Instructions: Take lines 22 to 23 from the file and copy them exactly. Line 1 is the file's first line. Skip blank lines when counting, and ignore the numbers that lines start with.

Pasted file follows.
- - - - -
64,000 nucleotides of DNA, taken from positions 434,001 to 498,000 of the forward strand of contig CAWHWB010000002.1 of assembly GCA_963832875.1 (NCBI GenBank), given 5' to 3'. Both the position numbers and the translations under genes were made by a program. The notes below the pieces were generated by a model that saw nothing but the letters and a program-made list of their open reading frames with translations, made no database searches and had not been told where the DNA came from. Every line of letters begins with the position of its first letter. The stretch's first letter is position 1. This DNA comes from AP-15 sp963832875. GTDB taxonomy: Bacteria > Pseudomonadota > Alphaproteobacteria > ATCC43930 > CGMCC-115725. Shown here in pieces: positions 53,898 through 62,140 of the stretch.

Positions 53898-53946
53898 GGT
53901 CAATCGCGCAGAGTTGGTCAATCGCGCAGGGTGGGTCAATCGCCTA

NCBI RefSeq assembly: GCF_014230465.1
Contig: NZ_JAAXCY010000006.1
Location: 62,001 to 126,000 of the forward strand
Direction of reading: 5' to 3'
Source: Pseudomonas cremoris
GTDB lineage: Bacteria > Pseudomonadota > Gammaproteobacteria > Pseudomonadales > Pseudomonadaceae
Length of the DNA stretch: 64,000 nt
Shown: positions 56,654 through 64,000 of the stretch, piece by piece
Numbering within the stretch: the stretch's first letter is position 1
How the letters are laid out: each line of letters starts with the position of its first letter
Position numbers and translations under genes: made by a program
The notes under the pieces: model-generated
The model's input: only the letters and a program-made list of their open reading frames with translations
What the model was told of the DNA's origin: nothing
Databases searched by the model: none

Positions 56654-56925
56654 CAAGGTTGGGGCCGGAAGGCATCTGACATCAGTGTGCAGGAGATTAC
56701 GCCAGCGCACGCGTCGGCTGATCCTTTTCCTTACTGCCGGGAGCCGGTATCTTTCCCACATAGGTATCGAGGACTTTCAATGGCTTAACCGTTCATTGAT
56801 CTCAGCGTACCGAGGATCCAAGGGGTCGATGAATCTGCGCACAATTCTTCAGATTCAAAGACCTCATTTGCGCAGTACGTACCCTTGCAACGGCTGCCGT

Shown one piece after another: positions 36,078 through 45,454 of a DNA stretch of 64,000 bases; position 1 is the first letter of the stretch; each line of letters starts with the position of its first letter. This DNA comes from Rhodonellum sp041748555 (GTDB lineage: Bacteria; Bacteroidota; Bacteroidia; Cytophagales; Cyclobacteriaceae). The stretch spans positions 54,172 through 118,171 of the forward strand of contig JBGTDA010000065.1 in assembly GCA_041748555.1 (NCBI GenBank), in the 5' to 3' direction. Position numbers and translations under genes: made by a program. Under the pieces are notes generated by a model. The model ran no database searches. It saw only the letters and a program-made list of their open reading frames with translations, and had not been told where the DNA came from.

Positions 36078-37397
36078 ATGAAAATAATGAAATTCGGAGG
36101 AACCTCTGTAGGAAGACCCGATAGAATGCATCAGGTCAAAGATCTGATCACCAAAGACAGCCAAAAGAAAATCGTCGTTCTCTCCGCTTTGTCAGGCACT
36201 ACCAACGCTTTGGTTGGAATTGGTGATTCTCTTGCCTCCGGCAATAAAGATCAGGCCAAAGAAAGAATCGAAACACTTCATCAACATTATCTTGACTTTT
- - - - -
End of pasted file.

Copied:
56701 GCCAGCGCACGCGTCGGCTGATCCTTTTCCTTACTGCCGGGAGCCGGTATCTTTCCCACATAGGTATCGAGGACTTTCAATGGCTTAACCGTTCATTGAT
56801 CTCAGCGTACCGAGGATCCAAGGGGTCGATGAATCTGCGCACAATTCTTCAGATTCAAAGACCTCATTTGCGCAGTACGTACCCTTGCAACGGCTGCCGT